"Go to East London and you think 'what is he talking about in Selby', but here we started with almost nothing and now we have quite a few thousand people, mainly from Eastern Europe, Poland and Lithuania by and large, who have come to Selby to work.
"They work in food processing plants, food production, in the fields etc, they are doing some of the less well-paid, more menial jobs, I don't mean that to be rude, that is just a fact.
"Those people have also had an impact on our housing market. People need to live somewhere so they will have taken houses in the Selby district and in the town itself, that has caused the need for us to have to build more houses."
Brexit - the 'B-word' he hoped he wouldn't have to talk about during the interview as he is "utterly sick of it" - will likely lead to a reduction of people moving to Selby from overseas, he believes.
"But I do think the people already settled here, I don't think on March 30 they will all be getting on planes or boats or whatever and going home," he says.
"Those people will remain because they are bringing up families here, they earn more money here than they do back home, some of them send money back home to family that are struggling in those countries."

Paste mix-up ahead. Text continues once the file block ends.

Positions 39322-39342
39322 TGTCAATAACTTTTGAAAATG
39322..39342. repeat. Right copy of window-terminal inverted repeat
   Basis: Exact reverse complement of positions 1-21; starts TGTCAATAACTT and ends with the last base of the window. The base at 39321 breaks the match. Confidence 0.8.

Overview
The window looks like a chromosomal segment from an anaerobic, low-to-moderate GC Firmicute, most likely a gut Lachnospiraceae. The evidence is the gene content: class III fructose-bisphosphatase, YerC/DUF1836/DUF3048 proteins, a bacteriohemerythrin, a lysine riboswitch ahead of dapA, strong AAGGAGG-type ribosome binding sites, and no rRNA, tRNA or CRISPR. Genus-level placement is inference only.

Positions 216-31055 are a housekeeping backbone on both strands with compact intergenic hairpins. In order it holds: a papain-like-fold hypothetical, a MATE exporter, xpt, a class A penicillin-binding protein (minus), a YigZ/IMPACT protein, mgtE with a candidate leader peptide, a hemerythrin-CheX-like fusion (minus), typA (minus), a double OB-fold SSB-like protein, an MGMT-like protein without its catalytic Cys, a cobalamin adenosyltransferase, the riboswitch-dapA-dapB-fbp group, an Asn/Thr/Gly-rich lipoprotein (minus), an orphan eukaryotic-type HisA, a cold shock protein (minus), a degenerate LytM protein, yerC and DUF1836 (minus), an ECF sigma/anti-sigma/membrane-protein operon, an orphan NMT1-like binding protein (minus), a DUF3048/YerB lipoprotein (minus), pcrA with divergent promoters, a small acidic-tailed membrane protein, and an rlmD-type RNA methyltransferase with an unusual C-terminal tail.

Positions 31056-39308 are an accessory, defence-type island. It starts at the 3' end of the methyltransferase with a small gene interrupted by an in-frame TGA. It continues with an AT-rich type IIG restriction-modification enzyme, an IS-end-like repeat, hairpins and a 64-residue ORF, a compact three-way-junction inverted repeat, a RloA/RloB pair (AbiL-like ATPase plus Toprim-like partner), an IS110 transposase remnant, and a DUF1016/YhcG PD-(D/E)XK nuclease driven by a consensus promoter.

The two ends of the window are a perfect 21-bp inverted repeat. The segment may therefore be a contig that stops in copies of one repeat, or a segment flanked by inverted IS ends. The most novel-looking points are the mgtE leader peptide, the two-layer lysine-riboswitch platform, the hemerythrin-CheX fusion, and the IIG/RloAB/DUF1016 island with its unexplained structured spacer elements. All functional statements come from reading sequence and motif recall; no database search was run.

One of the 18 Yorkshire leaders who formed the 'coalition of the willing' on region-wide devolution, Coun Crane says he still wants to work together despite the Government rejecting the idea.
But describing himself as a "realist", he advocates trying to make progress on smaller deals that can be done in the shorter-term and then 'see whether you could join them together at some point'.
Local elections are also looming for his council, but with the Brexit process still in the balance he is unsure what impact this will have on his party's chance of success.
"A lot of people are disillusioned with national politicians, some of those are disillusioned with my party, some are perhaps disillusioned with the largest opposition party.
"What you may find is that people either vote protest or stay away from the ballot box to protest at what national politicians are doing. There is a volatile atmosphere as we go into the local elections."